As the 50th anniversary of our FA Cup win approaches, names like Stokoe, Kerr and Montgomery still roll off the tongue as club legends, and on this day in 1990, our goalscorer from our day at Wembley, Ian Porterfield was to be reunited with Sunderland from his position as manager of Reading.
The draw of the balls from the velvet bag in December 1989 took us to Berkshire to face Reading, where Ian Porterfield had been appointed as manager, leaving his position as assistant manager of Chelsea, in November 1989.
Reading were sitting 15th in Division Three after Porterfield had hit the ground running and taken the Royals to the relative safety of mid-table in the third tier, while we were impressing in Division Two, chasing Leeds United and Sheffield United in third where Denis Smith had his sights set on promotion to the top flight.
But, that had to take a backseat as an emotional FA Cup tie took centre stage and there were defensive issues for Denis Smith to contend with in the Sunderland dugout. Gary Bennett and Paul Hardyman were ruled out through injury, so Reuben Agboola was required to partner John MacPhail and Tommy Lynch filled in at full-back.
It was an issue that the Sunderland manager could do without considering we’d leaked eight goals and the games were coming thick and fast as a result of progressing to the last eight of the Littlewoods Cup. The run to the quarter-final of the League Cup was a polar opposite to Denis Smith’s record in the FA Cup up to that point, having won just one cup tie as Sunderland manager - against Darlington two seasons prior.
It was maybe reflected in the comments from Smith ahead of kick-off that maybe didn’t ooze with confidence regarding the timing of taking on a Reading side that Porterfield had only taken charge of two months prior:
It’s not a good time to play Reading with them having a new manager in Ian Porterfield. But you’re never going to have things your own way all the time and there’s no point in complaining about it. You just have to have enough faith in yourself and way you’re playing.
Smith didn’t sound overly confident of Sunderland progressing, and neither did another club legend when Charlie Hurley predicted that Reading could cause an upset:
If Reading fans get behind the team, then I think they can spring a shock. I notice they’ve won their last few games and haven’t been beaten much recently.
Hurley was the manager of Reading when Sunderland were the winning side in the third round of the FA Cup in 1973 on our way to winning the competition, after the current manager at Elm Park Porterfield stunned the football world by scoring the winning goal against Don Revie’s Leeds United.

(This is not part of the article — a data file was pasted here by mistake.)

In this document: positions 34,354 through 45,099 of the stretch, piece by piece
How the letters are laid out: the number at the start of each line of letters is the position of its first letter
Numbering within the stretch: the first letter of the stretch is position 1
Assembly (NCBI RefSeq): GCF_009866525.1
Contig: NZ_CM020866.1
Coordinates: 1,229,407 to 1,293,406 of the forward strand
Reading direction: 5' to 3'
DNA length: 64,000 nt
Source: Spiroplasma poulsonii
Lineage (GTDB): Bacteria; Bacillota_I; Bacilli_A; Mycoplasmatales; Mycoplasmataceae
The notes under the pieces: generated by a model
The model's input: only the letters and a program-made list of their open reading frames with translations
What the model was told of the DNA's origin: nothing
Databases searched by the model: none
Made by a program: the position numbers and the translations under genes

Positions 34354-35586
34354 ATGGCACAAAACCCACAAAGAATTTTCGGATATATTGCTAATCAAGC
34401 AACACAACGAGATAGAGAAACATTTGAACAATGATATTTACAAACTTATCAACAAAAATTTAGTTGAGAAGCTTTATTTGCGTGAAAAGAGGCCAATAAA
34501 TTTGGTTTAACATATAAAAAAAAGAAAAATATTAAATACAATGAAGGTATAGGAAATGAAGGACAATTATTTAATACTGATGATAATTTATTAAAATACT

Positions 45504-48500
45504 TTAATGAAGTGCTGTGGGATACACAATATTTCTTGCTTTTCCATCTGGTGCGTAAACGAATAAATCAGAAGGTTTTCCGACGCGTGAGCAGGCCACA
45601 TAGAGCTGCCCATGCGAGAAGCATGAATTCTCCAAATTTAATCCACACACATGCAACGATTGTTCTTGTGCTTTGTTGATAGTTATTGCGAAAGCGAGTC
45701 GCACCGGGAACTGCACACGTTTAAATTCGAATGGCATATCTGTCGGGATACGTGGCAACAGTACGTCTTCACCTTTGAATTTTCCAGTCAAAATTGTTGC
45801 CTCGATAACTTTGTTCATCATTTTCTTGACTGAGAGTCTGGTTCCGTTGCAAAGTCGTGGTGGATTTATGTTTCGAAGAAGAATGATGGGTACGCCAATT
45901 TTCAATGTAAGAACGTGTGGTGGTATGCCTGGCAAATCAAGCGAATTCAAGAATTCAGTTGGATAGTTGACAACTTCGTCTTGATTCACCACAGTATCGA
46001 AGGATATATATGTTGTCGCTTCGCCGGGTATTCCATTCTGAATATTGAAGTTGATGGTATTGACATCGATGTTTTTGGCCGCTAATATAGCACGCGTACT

Three years later, Hurley took Porterfield from Sunderland to Reading for a month on loan in 1976 and all the build-up was unsurprisingly about the emotion of Porterfield taking on the club that he became a legend only 17 years earlier.
When kick-off arrived, it only took us 40 seconds to take the lead, when a hopeful low ball into the box from Marco Gabbiadini looked innocuous until full-back Linden Jones missed the ball completely, and allowed it to land at the feet of Gordon Armstrong who drilled it into the bottom corner.
But after Reading kicked off for the second time in the space of a minute, they took the initiative and looked the more likely to score next.
It was a case of surviving for Smith’s side until the interval and early in the second half, John Kay was a relieved man when the referee decided the full-back’s lunge on Gooding wasn’t worthy of a penalty, but on the hour mark the home side were on level terms.
Marco Gabbiadini failed to clear a Reading corner and it was Linden Jones, who had gifted Sunderland the lead, who took full advantage but smashing the ball into the net off the underside of the crossbar. And, having got back level, it only took Reading seven minutes to take the lead when that man Linden Jones did it again.
This time sweeping home at the back post after good work from Steve Moran down the Reading left, which prompted Smith into a predictable change when Eric Gates made way for Thomas Hauser to partner Gabbiadini for the final quarter of the game.
But it wasn’t to be, and it was Ian Porterfield and his Reading side who progressed to round four and I doubt there were too many Sunderland fans who begrudged him that after his heroics for Sunderland 17 years prior.
Saturday 6th January, 1990
FA Cup 3rd Round
Reading 2-1 Sunderland
[Jones 60’, 64’ - Armstrong 1’]
Sunderland: Norman, Kay, Agboola, MacPhail, Lynch, Owers, Bracewell, Armstrong, Pascoe, Gates (Hauser), Gabbiadini Substitute not used: Ord
Reading: Francis, Jones, Richardson, Gooding, Hicks, Whitlock, Beavon, Tait, Senior, Gilkes, Moran Substitutes not used: Conroy, Leworthy